Con­nelly, Nuggets think the world of in­ter­na­tional play­ers

The Denver Post - - SPORTS - By Christo­pher Dempsey

In less than two weeks, Nuggets coach Michael Malone went from hav­ing never seen cen­ter Jusuf Nur­kic in any kind of game to be­com­ing a full, un­abashed be­liever in the 7-footer.

“He is a force,” Malone said. “He is a part of our fu­ture. He’s a big part of our fu­ture.”

Nur­kic is the head­liner of what can be viewed as the Nuggets In­ter­na­tional Move­ment. Thirty-five per­cent of the Den­ver ros­ter is in­ter­na­tional — Nur­kic (Bos­nia), Danilo Gal­li­nari (Italy), Nikola Jo­kic (Ser­bia), Em­manuel Mu­diay (Demo­cratic Re­pub­lic of the Congo) and Jof­frey Lau­vergne (France).

All have proved they can play in the NBA. But the ques­tion many have is: Can the Nuggets win big with them? The team’s front of­fice is bet­ting that an­swer is yes.

“We’ve al­ways taken the ap­proach that we don’t want to be jaded to­ward any re­gion or any type of play­ers,” said Nuggets gen­eral man­ager Tim Con­nelly. “Whether he’s from Kansas or Kau­nas (in Lithua­nia), we want to use the same healthy ob­jec­tive eye in see­ing who would most fit in Den­ver.”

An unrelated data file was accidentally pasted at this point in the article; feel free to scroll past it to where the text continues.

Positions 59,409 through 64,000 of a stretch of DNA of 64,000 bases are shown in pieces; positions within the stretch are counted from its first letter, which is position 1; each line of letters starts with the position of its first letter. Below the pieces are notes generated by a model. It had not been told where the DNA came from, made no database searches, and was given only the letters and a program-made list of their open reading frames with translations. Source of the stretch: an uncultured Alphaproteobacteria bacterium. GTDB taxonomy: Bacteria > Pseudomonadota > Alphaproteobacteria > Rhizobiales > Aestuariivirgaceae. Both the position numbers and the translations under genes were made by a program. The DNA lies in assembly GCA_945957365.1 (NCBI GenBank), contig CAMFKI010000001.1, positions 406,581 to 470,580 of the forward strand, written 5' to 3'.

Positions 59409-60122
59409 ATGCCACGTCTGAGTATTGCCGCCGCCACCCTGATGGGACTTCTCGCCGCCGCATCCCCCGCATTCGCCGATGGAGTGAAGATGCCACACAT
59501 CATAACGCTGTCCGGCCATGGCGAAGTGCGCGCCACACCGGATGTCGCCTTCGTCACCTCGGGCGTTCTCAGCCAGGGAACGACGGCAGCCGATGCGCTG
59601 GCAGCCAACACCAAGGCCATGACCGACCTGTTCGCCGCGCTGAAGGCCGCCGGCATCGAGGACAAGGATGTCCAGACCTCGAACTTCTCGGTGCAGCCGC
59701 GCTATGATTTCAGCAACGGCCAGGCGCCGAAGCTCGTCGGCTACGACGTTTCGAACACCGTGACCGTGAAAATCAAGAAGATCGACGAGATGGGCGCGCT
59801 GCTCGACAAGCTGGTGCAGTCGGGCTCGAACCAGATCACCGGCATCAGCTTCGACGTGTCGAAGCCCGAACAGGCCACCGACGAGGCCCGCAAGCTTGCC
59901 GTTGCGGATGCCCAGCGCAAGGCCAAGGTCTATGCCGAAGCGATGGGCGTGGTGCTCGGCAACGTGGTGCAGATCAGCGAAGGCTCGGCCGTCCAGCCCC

The Nuggets didn’t make a con­cen­trated ef­fort to go heavy in­ter­na­tion­ally, Con­nelly said, but there has been a fo­cus to find tal­ent that oth­ers might over­look, wher­ever that might take them.

“We’ve put a lot of em­pha­sis in in­ter­na­tional scout­ing. ... We want to be very well in­formed with any player in the world,” Con­nelly said. “Cer­tainly the more well in­formed we are, hope­fully we make bet­ter de­ci­sions. It just so hap­pens that when we’ve se­lected guys, signed guys, traded for guys, we’ve had a pretty big in­ter­na­tional in­flu­ence.” Malone needs no con­vinc­ing. “I don’t care where you’re from,” Malone said. “If you can play, I’m a fan of yours.”